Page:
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Registered Disability Savings Plan (RDSP)

A registered disability savings plan (RDSP) is a long-term savings plan designed to help those who qualify for the Disability Tax Credit to save for the future and rely on tax-deferred growth of their investments until withdrawal. RDSP beneficiaries can receive additional grants from the Canadian Government up to a maximum of $3,500 annually and a total of $70,000 over the lifetime of the account. Learn more about RDSPs and what you should consider before enrolling in one.

Advantages of Registered Disability Savings Plan (RDSP)

One of the greatest benefits of the RDSP is the Canadian Disability Savings Grant (CDSG) you can receive from the government up until you turn 49. The CDSG you receive annually is determined by your family’s net income and the amount you contribute to the plan.

2021 CDSG thresholds are as follows:

Amount of CDSG grant when family income is $98,040 or less:

  • on the first $500 contribution—$3 grant for every 1 dollar contributed, up to $1,500 a year
  • on the next $1,000 contribution—$2 grant for every 1 dollar contributed, up to $2,000 a year

Amount of CDSG grant when family income is more than $98,040:

  • on the first $1,000 contribution—$1 grant for every 1 dollar contributed, up to $1,000 a year

Opening an RDSP

RDSPs can be opened at most financial institutions in Alberta. Before opening an RDSP, identify who will be the beneficiary and holder of the account. If you qualify for the Disability Tax Credit you can open the RDSP as a holder of the plan and assign yourself as the beneficiary. If the plan is for someone else that qualifies for the Disability Tax Credit, you can assign them as the beneficiary, and you can be the holder of the plan, if you are one of the following:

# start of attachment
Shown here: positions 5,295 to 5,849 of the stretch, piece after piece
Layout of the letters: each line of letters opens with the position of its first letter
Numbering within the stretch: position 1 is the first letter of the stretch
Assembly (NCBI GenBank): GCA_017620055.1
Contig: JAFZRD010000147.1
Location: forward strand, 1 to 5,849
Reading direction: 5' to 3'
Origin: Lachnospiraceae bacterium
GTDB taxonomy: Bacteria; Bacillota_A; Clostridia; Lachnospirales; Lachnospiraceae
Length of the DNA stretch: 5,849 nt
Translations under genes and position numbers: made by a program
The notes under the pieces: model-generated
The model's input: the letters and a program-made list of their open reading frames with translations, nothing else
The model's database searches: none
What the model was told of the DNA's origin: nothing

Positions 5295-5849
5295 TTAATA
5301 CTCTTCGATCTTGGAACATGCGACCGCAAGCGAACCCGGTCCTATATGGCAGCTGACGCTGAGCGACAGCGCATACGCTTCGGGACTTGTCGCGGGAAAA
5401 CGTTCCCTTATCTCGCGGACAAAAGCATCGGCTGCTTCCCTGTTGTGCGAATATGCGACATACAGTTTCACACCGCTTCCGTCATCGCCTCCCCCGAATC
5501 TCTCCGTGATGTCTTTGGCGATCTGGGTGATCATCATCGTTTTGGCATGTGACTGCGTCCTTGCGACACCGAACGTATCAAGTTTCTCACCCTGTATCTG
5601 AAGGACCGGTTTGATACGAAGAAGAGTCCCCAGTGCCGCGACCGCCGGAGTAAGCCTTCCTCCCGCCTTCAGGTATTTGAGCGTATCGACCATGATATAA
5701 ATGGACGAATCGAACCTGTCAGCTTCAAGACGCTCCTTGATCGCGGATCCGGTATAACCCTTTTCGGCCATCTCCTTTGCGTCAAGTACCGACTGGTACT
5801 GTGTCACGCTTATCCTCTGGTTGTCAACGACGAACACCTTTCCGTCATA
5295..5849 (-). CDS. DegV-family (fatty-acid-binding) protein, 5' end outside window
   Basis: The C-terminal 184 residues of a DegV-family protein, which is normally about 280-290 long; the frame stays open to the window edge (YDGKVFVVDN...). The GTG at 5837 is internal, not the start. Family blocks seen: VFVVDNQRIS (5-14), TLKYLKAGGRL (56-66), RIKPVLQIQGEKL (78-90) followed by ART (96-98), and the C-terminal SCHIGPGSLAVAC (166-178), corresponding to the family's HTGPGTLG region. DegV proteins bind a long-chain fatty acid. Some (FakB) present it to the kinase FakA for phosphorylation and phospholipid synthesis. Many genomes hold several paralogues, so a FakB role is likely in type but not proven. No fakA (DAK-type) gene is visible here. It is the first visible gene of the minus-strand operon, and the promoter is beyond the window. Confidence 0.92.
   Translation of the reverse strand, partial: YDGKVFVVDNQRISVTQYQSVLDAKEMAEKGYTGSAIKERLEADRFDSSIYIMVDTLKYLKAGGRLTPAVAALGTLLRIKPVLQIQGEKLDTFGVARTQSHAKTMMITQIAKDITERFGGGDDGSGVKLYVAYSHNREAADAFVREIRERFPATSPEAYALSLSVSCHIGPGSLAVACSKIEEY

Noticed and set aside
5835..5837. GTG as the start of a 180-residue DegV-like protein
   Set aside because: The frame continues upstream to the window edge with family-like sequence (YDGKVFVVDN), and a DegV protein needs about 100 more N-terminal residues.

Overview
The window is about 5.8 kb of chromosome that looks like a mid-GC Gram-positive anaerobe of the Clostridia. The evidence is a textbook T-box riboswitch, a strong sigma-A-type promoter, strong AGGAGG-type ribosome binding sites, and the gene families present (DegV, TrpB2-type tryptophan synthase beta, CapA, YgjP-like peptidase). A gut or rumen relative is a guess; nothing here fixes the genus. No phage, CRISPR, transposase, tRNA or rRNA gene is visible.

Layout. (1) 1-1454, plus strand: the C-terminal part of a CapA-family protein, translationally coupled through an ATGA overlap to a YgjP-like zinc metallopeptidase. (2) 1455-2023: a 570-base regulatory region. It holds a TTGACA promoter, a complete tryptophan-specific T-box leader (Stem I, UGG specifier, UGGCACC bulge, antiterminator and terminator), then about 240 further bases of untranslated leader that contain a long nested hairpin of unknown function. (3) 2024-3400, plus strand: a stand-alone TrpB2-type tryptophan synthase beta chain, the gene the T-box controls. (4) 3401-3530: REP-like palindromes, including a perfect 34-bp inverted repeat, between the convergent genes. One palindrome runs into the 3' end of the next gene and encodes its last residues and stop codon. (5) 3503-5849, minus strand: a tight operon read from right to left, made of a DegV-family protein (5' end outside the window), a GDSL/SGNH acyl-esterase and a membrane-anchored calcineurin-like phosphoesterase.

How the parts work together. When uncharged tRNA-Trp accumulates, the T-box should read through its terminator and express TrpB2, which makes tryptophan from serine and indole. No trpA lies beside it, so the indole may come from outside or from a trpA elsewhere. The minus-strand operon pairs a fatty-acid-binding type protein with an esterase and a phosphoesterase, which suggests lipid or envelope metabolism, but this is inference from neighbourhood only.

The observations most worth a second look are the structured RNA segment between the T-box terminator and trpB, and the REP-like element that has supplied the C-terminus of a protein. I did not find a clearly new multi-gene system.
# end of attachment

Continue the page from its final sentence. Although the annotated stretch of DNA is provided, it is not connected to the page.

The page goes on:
• a legal parent of the beneficiary
  • a guardian, tutor, or curator of the beneficiary, or another individual who is legally authorized to act for the beneficiary
  • a public department, agency, or institution that is legally authorized to act for the beneficiary

Beneficiaries who are younger than 19 or not contractually competent will need a family member as a holder to open the RDSP.

It’s important to consider the following before opening an RDSP:

  • Understand the types of investments you can purchase in the account.
  • If using a financial advisor, confirm that they are registered.
  • Ask questions about the different types of charges and fees related to the plan and the investments you purchase within it. Shop around to compare fees and other charges at other firms and ensure these fees align to your expectations.

Contributing to an RDSP

There is no annual contribution limit for an RDSP but there is a lifetime contribution limit of $200,000. Anyone can contribute to an RDSP, as long as they have the written permission of the plan holder.

Withdrawing funds from an RDSP

Regular withdrawals from an RDSP must begin by December 31 of the year the beneficiary turns 60. When withdrawing funds, your original contributions won’t be taxed however the grants and income earned on investments will be. If you withdraw funds sooner you may need to pay back some grant received unless:

  • The last time you received a grant in your account was more than 10 years ago.
  • You have a life expectancy of 5 years or less.


Learn more about RDSP including eligibility requirements, taxation and more on the Canadian Revenue Agency website.